Small Businesses Make Sustainable Lives

Majid arrived in Hungary as an unaccompanied minor, fleeing violence in his home country. He has been in Hungary for many years now and has built a fulfilling life for himself from the ground up. Majid is the proud owner of Headonist Hair & Beauty Salon Corvin, a premium salon that caters to clients who want a personal touch when getting their hair done. One of our volunteers, Kearstin Bailey, recently visited Majid’s salon to have him work his magic and came away thrilled with the results.

“As soon as I walked in, I felt comfortable,” said Kearstin. “Majid and his staff were welcoming and made me feel at home through the whole process. They served me a drink, had a hair consultation with me before we began, then gave me a scalp massage and wash, and then did the haircut itself. Majid was so intuitive in his skills – I showed him a picture of a style I liked and told him what kind of look I was going for and he made it happen. For the entire hour I was there I felt like the center of attention, like I was the main focus, which can be a rare feeling in our fast-paced consumer culture today.”

This personal approach to his clients is what makes Majid’s salon stand out in Budapest – when the streets are saturated with places to get a quick cut, the salon’s that take their time truly shine.

Photo via Hedonist Hair & Beauty Salon Corvin

Around the world this entrepreneurial spirit can be seen in refugees and migrants. In the United States, people who come from other nations are more than twice as likely to become entrepreneurs as the native population (via Harvard Business Review), and the trend is similar in other countries as well.

There are many factors that affect this trend, for example, many refugees were business owners in their home nation, and so it is natural for them to start a similar business when they safely arrive in their new country. For others, job prospects may be limited to them and so they begin a new business out of necessity for themselves and others in their community who may be struggling with the same problem. (via The Economist)

Many of our supporters from around the world are interested in helping refugees integrate into their new surroundings, and supporting them in their business ventures is one way to do this. Majid’s salon employs native Hungarians as well, so by visiting his salon you are not only contributing to his own success, but also to the success of his employees – many of whom might not have employment in this field if it were not for Majid’s new business.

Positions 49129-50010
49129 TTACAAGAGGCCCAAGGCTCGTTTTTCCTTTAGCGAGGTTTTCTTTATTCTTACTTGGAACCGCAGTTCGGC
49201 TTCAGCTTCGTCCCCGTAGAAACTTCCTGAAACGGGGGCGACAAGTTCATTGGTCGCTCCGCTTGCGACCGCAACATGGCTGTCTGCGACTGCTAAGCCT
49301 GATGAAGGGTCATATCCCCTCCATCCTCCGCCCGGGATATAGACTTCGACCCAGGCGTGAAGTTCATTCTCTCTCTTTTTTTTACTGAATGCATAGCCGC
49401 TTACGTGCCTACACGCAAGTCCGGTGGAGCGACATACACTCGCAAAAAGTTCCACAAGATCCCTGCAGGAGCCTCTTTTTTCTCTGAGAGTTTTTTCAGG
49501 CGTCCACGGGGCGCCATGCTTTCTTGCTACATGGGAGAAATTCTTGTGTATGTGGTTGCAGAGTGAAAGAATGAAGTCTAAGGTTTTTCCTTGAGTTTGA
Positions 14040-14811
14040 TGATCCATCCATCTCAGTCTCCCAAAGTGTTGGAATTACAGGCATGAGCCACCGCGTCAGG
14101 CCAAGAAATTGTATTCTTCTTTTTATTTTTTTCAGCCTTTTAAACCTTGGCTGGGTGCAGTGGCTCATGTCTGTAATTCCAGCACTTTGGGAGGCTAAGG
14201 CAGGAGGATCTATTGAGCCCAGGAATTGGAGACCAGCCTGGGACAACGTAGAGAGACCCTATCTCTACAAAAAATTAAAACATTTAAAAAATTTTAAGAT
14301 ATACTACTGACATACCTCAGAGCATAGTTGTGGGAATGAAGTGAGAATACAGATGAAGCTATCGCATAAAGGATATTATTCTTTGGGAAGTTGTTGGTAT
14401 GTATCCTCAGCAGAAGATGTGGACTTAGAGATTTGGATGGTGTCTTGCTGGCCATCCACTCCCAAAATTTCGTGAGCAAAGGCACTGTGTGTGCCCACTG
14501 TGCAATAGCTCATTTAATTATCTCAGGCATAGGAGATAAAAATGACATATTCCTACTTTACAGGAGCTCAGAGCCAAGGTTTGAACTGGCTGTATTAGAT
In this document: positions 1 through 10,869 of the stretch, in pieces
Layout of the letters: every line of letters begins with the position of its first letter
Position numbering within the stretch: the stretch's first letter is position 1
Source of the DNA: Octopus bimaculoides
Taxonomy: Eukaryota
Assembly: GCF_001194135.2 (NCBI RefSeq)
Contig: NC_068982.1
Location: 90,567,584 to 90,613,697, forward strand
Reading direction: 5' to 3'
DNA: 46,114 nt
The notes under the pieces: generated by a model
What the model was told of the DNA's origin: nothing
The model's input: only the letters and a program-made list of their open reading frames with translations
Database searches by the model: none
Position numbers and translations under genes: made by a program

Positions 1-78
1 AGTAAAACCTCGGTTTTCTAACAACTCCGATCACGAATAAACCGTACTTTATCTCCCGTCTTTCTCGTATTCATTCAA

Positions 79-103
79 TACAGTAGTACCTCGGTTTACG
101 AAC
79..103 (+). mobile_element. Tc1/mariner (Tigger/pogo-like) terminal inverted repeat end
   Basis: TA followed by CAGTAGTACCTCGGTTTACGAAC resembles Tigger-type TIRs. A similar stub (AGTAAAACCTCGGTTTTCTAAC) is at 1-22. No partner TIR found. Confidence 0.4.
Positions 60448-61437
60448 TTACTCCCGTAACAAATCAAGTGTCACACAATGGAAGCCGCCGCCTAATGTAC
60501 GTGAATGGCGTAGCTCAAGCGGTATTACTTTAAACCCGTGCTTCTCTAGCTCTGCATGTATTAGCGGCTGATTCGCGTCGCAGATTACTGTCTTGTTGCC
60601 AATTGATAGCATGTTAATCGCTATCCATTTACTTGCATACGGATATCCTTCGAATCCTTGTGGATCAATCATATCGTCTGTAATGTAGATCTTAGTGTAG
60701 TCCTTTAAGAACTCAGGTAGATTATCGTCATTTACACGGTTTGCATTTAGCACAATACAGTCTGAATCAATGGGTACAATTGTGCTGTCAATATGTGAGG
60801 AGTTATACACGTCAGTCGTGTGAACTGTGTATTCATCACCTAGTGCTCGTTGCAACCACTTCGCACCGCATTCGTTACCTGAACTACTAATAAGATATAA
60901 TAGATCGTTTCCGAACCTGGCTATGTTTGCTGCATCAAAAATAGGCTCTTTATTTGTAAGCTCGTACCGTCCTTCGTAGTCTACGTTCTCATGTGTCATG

Supporting refugees through monetary donations, community support, language lessons, and more are all very important, but when it comes to creating sustainable lives, a stable source of employment and income is critical. The next time you need something done in the city, whether it’s a new haircut, getting some clothes tailored, or finding food to cater an event, why not support a refugee by frequenting their business?

 

Article by Kearstin Bailey

 

 

2 Responses so far.

  1. […] as part of my work with kalunba ltd., the official implementing partner of the RCH’s unit for refugee integration, i update and refresh the website. i recently wrote a quick post for them about the importance of supporting refugee-owned businesses after getting my hair cut by a fantastic former-beneficiary of the kalunba team who now owns his own hair salon. check it out on their website here! […]
  2. […] As part of my work with Kalunba Ltd., the official implementing partner of the RCH’s Unit for Refugee Integration, I update and refresh the website. I recently wrote a quick post for them about the importance of supporting refugee-owned businesses after getting my hair cut by a fantastic former-beneficiary of the Kalunba team who now owns his own hair salon. Check it out on their website here! […]

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